After the coup in Myanmar on 1 February, I have gained a profound appreciation for the development of Fintech in my country and the Certified Expert in Digital Finance (CEDF) course. The course is delivered fully online by Frankfurt School and I joined it from April to November 2020. Let me begin with how I came across the course.
I was fortunate to be referred to the announcement of an online learning scholarship programme by a colleague and was offered the full-fee scholarship supported by German Corporation for International Cooperation (GIZ) to pursue CEDF. Embarking on such a course as my first fully online learning experience, in the middle of a pandemic could not make more sense, since Covid-19 has catalysed the digitalisation of education and business.
The CEDF course contents are quite informative, packed with various real-world case examples and further readings that are made easy enough to follow and would spark interest for a beginner with no prior knowledge in the field. Likewise, the FSDF e-Campus team is highly supportive with quick replies to any queries we have and facilitated information sessions for assignments and a final exam. It was the group work that truly provided engaging experiences and inspiration through case studies and examples. This work enables participants to apply the concepts to their own situations. For each group assignment, the lecturer provided clear instructions and guidance which greatly helped us organise the structure and smoothly execute the assignment. Group assignments are designed not only to assess students’ cooperation in a team capacity but to encourage students to explore self-learning and self-discovery, which are integral to the course contents and the real-world workplace.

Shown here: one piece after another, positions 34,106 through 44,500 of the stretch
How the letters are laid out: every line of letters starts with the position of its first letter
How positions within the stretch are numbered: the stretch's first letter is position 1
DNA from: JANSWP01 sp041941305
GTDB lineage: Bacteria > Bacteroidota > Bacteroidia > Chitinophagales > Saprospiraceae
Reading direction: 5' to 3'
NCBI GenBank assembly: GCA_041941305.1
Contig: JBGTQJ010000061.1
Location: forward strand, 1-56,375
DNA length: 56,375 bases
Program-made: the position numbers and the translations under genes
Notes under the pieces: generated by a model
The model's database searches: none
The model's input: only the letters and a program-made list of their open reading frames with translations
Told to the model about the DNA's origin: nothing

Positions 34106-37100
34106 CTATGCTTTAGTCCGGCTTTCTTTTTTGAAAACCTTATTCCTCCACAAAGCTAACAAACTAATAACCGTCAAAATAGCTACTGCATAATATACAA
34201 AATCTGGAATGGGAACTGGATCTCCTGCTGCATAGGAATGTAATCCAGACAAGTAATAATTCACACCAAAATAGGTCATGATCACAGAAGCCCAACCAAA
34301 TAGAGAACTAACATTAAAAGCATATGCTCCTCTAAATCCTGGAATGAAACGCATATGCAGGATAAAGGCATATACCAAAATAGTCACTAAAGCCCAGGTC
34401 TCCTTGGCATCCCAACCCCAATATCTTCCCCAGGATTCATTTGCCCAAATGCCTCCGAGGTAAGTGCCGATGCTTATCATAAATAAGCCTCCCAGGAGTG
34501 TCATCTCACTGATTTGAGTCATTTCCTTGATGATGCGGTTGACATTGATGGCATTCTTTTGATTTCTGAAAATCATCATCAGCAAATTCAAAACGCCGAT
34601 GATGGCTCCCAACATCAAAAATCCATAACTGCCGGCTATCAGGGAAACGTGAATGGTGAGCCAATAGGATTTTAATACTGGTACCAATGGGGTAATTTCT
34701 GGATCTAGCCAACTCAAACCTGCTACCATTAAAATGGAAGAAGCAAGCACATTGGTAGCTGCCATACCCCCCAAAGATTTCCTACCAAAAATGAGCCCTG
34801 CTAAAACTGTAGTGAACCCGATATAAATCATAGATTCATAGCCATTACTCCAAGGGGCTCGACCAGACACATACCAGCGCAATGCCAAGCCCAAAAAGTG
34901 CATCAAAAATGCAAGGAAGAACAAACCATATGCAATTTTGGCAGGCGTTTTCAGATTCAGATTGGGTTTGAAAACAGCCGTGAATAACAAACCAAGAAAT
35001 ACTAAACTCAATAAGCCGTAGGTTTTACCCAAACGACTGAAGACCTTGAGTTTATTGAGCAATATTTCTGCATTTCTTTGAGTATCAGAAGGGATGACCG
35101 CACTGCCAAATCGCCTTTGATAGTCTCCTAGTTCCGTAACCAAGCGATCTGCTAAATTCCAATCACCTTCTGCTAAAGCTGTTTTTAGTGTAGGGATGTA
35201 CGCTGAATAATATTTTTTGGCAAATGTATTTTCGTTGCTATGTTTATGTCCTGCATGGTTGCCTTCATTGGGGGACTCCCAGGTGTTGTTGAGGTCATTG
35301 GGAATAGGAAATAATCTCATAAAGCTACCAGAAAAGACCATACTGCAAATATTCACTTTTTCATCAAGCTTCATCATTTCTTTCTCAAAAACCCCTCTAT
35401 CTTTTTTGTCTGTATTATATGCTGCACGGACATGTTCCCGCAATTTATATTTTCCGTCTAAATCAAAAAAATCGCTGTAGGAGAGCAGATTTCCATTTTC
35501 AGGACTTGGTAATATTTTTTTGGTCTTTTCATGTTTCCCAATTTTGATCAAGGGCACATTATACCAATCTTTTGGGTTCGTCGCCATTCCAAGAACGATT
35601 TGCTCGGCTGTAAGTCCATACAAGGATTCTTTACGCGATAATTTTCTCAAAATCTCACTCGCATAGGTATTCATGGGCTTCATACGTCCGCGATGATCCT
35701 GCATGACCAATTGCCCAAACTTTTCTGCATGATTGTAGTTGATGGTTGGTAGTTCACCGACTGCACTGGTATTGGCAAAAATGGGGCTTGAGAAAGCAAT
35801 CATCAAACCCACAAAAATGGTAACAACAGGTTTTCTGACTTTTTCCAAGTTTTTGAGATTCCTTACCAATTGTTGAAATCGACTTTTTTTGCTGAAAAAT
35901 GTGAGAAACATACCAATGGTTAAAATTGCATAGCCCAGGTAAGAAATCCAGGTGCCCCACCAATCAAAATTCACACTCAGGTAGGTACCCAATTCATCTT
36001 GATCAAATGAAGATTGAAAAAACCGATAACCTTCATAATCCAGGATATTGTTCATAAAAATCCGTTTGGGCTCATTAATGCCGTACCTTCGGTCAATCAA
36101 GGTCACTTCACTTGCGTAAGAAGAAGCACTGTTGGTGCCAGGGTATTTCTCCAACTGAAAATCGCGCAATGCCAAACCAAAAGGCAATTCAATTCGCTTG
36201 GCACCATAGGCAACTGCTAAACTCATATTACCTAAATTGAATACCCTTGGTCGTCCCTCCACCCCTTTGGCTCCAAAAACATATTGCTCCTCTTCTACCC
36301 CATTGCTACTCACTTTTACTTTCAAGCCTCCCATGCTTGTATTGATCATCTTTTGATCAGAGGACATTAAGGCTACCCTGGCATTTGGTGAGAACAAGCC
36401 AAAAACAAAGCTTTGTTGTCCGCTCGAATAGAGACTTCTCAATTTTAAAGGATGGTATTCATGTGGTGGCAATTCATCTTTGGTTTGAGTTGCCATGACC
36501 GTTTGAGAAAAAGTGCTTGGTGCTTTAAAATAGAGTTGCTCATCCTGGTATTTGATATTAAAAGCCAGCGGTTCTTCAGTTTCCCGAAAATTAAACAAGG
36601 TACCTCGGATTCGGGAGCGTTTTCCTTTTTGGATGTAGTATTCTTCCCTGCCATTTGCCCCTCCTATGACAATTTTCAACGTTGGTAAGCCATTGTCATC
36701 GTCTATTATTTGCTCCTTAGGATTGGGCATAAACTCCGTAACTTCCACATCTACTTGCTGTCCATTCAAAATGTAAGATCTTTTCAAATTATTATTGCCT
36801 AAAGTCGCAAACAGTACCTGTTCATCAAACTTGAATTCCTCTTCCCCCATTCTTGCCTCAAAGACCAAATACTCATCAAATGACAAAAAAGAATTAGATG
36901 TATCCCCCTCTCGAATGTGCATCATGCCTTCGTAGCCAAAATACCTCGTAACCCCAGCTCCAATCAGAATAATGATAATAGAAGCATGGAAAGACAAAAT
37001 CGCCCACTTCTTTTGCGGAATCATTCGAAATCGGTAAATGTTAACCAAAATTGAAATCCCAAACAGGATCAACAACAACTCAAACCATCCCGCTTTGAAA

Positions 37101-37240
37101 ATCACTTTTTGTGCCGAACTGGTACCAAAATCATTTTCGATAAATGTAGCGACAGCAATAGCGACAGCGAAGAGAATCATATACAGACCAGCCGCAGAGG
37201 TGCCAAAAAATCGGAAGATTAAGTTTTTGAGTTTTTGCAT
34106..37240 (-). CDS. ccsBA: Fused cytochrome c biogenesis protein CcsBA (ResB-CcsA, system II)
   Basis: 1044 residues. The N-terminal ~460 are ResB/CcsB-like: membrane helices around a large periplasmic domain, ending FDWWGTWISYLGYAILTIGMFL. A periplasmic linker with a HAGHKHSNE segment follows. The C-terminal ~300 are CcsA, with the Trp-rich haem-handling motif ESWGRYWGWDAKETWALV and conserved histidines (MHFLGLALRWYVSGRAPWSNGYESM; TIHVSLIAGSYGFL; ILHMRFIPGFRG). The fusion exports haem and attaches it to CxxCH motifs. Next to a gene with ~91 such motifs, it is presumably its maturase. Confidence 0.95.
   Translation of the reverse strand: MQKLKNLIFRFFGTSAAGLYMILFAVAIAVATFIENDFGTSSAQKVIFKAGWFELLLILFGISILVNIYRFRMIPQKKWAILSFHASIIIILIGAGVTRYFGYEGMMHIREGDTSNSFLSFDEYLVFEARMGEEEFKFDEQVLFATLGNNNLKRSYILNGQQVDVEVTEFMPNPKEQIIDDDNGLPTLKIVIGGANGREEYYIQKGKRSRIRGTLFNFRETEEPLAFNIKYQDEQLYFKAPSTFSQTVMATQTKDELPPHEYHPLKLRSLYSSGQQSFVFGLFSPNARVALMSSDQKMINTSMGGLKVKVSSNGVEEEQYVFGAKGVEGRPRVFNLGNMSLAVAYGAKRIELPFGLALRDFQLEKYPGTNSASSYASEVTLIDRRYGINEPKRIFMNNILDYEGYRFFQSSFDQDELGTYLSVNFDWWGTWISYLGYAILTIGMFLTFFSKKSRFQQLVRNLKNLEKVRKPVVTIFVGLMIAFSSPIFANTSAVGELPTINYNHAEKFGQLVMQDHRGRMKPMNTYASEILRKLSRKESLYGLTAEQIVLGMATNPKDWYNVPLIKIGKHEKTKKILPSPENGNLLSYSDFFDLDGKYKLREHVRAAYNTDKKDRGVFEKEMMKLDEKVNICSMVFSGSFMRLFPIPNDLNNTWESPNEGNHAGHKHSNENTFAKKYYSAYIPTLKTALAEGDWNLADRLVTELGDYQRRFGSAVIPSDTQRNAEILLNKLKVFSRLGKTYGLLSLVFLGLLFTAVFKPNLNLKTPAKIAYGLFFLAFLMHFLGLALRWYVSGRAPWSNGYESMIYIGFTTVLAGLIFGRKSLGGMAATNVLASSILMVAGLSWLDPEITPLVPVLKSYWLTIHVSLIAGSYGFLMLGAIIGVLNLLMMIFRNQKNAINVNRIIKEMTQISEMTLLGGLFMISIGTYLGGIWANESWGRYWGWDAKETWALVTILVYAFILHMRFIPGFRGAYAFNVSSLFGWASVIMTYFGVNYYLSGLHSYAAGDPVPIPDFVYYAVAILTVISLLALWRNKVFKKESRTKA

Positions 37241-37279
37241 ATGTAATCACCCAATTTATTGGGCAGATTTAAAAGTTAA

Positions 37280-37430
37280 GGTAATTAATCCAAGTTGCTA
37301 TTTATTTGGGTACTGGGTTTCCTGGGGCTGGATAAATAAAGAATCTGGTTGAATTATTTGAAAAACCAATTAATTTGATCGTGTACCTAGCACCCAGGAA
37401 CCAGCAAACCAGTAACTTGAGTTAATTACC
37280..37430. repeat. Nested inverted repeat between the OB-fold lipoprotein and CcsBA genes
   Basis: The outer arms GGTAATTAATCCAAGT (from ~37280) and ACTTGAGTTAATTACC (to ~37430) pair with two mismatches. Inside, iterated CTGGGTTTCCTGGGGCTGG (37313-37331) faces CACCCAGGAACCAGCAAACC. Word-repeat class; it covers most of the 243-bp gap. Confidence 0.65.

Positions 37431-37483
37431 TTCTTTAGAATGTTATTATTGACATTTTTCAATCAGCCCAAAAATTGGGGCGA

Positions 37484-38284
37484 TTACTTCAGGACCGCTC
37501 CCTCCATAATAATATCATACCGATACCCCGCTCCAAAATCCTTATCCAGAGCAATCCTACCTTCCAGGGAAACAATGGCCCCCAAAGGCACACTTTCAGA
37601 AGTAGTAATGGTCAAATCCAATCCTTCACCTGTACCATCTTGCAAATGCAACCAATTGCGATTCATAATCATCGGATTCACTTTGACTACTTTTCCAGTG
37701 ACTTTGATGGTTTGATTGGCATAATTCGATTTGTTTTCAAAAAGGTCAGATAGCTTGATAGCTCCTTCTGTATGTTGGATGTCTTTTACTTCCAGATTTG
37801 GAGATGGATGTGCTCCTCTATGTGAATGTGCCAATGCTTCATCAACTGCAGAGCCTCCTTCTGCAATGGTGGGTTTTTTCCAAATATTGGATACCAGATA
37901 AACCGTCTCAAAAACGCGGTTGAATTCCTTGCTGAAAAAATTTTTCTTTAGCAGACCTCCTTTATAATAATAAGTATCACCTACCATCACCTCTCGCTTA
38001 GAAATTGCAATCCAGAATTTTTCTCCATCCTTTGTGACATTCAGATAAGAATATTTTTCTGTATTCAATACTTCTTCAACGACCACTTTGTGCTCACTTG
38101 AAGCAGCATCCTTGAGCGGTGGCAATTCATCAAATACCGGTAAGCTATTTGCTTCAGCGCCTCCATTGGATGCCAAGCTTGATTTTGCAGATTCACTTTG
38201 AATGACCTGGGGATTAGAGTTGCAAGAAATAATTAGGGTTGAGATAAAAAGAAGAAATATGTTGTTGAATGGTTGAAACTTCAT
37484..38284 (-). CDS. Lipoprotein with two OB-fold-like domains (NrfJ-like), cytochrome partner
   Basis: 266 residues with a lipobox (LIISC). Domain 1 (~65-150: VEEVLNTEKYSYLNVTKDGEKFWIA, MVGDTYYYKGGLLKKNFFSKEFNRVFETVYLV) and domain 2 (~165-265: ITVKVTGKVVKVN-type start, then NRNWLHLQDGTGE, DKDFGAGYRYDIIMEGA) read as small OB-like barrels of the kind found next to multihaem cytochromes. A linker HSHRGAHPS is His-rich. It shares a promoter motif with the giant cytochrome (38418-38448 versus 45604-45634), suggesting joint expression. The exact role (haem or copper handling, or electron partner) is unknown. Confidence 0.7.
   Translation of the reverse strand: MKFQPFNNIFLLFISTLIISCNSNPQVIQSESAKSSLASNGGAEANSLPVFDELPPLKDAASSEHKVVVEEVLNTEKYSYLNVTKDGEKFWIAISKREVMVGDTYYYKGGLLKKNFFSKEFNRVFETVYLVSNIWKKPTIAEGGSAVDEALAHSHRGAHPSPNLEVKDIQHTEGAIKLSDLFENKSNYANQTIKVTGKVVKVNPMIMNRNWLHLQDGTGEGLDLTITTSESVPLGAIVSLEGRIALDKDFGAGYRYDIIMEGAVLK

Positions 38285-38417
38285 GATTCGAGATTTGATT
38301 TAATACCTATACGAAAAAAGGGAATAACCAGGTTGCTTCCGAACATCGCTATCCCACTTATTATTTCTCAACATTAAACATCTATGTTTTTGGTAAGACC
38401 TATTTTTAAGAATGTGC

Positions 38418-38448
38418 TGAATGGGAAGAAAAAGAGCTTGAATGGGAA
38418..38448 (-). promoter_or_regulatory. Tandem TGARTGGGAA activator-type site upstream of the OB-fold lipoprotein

Since the start of democratisation in Myanmar in 2011, the biggest turning point in the last decade has seemed to be the liberalisation of the telecom sector that granted operating licenses to multinational telecom operators in 2014. Since then, mobile and internet connectivity has dramatically digitalised financial services, further fueled by a series of reforms by the Central Bank and with the advent of 4G internet in 2016. The competition among telecom providers has made access to mobile internet far easier, radically changing people’s lives, and exposing them to financial inclusion and literacy, and bringing them from cash to digital finance.
People have increasingly made use of mobile wallets to pay taxes, bills, online shopping expenses and airtime top-ups, and to receive government benefits like pension payments at the nearest agent banking outlet in their quotidian lives. Taxi drivers search for passengers via mobile apps and receive fares via e-wallet. Those individuals who seek employment opportunities elsewhere can instantly remit money to their families in the rural areas via agent banking.
All this synchronised democratisation of financial services has not only strengthened the individual and institutional capacities but has incorporated access to digital financial services (DFS) as a basic citizen or human right. That is perhaps why the coup-makers quickly prioritised whitelisting DFS-related websites and mobile banking apps to promote cashless payments as they could not deal with the demand surge of cash and cash payment after blocking mobile internet access for more than a month. That was when I realised the powerful role and the inclusive potentials of fintech developments in the democratisation process and appreciated that I had already chosen to study digital finance.
Last, let me recommend CEDF to all aspiring banking & finance professionals, business graduates, and students alike who are looking for high-quality flexible learning either to simply enrich oneself with practical knowledge about digital finance or to apply the knowledge as part of continuous professional development.